Concerns are mounting in the euro zone as the euro appreciates against currencies of its major trading partners. European Central Bank (ECB) president Mario Draghi, after leaving the benchmark lending rate unchanged at 0.75% on 7 February, noted: “The exchange rate is not a policy target, but it is important for growth and price stability, and we will certainly want to see whether the appreciation is sustained and will alter our risk assessment as far as price stability is concerned.” Earlier in the week, French President Francois Hollande demanded that the euro zone develop an exchange rate policy or face the risk of having the rate imposed on it by others. Clearly, policymakers are worried that the painful adjustments currently under way in many countries of the single currency zone will get undermined because of a stronger than warranted euro.
The comment from Hollande came just weeks after the Bank of Japan, in line with the promise made by Prime Minster Shinzo Abe, doubled its inflation target to 2% and said it would go in for large-scale monetary easing through asset purchases. In Japan, the idea is to pull the value of the yen down and push exports. The yen has actually fallen about 15% against the dollar since December.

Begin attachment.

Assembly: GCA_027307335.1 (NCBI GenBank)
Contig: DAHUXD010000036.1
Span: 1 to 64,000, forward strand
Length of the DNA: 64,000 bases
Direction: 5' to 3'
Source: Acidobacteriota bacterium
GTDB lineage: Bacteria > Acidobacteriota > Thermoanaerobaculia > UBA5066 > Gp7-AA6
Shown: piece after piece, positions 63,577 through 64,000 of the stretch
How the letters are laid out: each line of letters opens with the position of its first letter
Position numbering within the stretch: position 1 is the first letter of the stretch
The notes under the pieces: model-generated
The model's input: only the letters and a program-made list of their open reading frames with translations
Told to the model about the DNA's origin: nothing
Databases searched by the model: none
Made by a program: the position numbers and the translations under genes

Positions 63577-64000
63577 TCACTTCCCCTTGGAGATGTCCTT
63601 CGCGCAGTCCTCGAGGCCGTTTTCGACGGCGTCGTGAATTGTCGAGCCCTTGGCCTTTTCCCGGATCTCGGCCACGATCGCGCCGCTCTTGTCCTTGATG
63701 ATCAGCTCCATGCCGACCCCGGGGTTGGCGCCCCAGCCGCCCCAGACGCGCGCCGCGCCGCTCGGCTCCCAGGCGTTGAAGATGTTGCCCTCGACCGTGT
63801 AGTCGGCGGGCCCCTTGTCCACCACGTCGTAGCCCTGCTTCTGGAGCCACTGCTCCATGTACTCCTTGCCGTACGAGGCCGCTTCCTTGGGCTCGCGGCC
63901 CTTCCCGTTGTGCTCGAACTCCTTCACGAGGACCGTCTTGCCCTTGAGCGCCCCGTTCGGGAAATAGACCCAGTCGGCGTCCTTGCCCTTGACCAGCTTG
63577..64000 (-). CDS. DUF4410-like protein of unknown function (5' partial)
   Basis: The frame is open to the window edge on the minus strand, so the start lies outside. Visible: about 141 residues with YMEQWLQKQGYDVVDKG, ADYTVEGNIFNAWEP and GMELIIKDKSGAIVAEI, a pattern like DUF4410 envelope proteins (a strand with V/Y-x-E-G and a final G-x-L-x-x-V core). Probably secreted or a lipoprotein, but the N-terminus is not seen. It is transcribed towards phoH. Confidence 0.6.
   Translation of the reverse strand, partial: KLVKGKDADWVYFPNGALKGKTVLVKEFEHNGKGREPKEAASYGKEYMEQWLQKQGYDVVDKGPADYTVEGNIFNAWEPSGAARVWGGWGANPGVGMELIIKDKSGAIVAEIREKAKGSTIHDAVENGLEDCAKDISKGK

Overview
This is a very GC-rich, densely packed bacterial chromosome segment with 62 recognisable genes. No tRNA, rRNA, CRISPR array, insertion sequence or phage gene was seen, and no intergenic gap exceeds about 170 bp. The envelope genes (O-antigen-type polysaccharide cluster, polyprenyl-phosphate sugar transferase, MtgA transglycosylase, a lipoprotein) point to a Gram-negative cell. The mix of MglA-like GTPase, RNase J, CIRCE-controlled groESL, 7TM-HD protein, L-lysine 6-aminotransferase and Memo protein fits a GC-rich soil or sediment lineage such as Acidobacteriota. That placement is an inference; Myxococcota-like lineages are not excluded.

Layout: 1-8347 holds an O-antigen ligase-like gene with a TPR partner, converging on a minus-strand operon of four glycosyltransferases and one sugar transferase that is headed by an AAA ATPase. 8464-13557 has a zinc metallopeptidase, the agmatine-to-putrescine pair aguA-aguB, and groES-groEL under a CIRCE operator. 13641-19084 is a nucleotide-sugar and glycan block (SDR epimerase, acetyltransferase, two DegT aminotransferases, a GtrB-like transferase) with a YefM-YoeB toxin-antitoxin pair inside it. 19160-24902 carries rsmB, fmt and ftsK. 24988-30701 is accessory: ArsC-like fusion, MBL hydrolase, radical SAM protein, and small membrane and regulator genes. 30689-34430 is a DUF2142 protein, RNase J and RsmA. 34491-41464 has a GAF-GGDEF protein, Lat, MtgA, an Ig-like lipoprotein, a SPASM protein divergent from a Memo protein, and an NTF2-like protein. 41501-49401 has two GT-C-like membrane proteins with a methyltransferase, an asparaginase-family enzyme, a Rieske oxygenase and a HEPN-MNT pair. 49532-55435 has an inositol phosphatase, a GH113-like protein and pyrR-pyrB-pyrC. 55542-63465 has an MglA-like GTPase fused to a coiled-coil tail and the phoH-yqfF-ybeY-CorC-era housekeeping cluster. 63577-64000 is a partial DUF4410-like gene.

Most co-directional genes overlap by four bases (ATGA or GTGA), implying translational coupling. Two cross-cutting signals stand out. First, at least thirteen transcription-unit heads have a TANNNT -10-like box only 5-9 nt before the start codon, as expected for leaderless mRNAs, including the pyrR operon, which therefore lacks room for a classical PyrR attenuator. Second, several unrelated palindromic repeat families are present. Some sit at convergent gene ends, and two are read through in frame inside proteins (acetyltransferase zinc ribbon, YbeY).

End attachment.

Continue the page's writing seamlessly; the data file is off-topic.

The strategy of intentionally devaluing a currency may work if one country follows it, but it is bound to fail if everyone adopts the same strategy. The entire world cannot export its way to prosperity at the same time. At the end of the day, exports from one country are imports into another. As economists would put it, it’s a zero-sum game.
After the US Federal Reserve, the Bank of England and the Bank Of Japan, if ECB also finds a way of easing and rigging the value of the euro, we will have an all-out currency war. A currency war basically entails competitive devaluation, primarily to push exports and curb imports. The term was coined by Brazilian finance minister Guido Mantega in 2010. Competitive devaluations are unlikely to boost trade and help anyone, and might just end up being just a race to the bottom.
The downsides of a currency war are clear. The easiest way to devalue a currency is to increase its supply. But if all countries start doing this at the same time, the numbers will keep adding. This increased supply of hard cash will attempt to find a parking space for itself and make way towards stocks, real estate, commodities and government bonds, resulting in asset price bubbles. The increased flow of capital will further complicate currency management. Though it is hard to point when and in what shape the competitive devaluations will end, it is a lot easier to foretell that the consequence will not be what you wish for.